Use version control. Keep your Playbooks and inventory file in git (or another version control system), and commit when you make changes to them. This way you have an audit trail describing when and why you changed the rules that are automating your infrastructure.

Use Roles

Roles in Ansible build on the idea of including files and combine them to form clean, reusable abstractions – they allow you to focus more on the big picture and only dive down into the details when needed. We recommend the usage of Ansible Roles whenever is possible, it will increase reusability and ensure that the code is organised according to the standard folder structure.

Documentation and Readability

If your plays are written properly, they can easily be used as the documentation of your workflow automation.

Always Name Playbooks and Tasks

It is possible to leave off the ‘name’, though it is recommended to provide a description about why something is being done instead. This name is shown when the Playbook is run. Adding a name with a human meaningful description better communicates the intent to users when running a Playbook.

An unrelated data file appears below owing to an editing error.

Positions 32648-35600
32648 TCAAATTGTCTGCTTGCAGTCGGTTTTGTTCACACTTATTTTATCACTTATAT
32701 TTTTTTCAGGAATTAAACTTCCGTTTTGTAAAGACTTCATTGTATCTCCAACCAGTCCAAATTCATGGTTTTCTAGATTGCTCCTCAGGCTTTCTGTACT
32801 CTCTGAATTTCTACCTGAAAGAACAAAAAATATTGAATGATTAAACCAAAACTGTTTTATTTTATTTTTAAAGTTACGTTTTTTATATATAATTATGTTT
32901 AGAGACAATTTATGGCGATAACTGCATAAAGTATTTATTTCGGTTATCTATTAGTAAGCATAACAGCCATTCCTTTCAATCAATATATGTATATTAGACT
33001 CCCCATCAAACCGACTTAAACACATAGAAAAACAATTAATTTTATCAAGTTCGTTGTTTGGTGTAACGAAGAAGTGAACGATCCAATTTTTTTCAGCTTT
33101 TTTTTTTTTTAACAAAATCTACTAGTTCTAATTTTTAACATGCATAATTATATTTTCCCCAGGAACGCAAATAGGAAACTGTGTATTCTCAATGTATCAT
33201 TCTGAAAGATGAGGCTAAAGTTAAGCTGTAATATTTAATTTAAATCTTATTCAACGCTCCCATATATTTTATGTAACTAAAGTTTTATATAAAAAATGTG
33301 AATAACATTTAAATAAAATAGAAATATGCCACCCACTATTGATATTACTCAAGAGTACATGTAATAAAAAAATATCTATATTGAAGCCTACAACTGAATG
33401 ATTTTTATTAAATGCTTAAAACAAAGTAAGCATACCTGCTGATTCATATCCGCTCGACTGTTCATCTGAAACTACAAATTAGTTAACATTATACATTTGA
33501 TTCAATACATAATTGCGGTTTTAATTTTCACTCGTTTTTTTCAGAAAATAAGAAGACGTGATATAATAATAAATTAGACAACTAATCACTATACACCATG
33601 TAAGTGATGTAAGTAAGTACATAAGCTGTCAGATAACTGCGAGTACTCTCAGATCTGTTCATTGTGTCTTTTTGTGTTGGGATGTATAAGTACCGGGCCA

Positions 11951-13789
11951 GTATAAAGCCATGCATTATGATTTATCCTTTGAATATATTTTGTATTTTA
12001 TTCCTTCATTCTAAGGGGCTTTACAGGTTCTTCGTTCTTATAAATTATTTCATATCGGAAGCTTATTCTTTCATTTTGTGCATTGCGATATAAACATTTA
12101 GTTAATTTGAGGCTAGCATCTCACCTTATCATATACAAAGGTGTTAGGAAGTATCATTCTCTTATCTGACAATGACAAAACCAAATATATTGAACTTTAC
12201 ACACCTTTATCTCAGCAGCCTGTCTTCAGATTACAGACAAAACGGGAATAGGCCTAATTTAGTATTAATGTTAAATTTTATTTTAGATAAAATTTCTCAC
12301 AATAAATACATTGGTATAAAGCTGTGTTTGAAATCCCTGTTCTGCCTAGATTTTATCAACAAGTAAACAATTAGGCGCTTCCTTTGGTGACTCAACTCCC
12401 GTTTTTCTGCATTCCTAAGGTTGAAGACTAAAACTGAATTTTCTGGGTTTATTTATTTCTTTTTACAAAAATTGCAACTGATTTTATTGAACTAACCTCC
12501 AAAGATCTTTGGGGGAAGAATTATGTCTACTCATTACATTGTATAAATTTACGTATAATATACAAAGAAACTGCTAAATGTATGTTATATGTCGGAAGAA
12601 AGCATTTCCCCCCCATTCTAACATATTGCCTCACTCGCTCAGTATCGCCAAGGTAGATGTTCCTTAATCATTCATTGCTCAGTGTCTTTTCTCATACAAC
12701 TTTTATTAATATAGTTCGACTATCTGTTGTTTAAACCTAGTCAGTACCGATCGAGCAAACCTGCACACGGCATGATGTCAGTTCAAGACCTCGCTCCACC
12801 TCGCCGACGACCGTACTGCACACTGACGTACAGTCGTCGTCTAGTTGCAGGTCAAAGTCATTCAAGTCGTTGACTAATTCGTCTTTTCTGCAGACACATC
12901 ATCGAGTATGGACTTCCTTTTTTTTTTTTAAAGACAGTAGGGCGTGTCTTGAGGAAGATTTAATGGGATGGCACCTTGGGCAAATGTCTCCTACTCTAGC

Use Default Values

By using default values you can make sure your Playbook runs without additional parameters. Overwriting these variables can be done in various locations please check variable precedence from Ansible documentation.

Tasks/Playbooks should begin by checking for any variables that they require

If Ansible requires certain variables to be set, it’s best to check for these upfront before any other actions have been performed. In this way, the user knows exactly what needs to be passed into the playbook/task.

Use Native YAML Syntax

At its core, the Ansible Playbook runner is a YAML parser with added logic such as command-line key=value pairs shorthand. While convenient when cranking out a quick playbook or a docs example, that style of formatting reduces readability and maintainability. The recommendation is to refrain from using that shorthand (even with YAML folded style) as a best practice.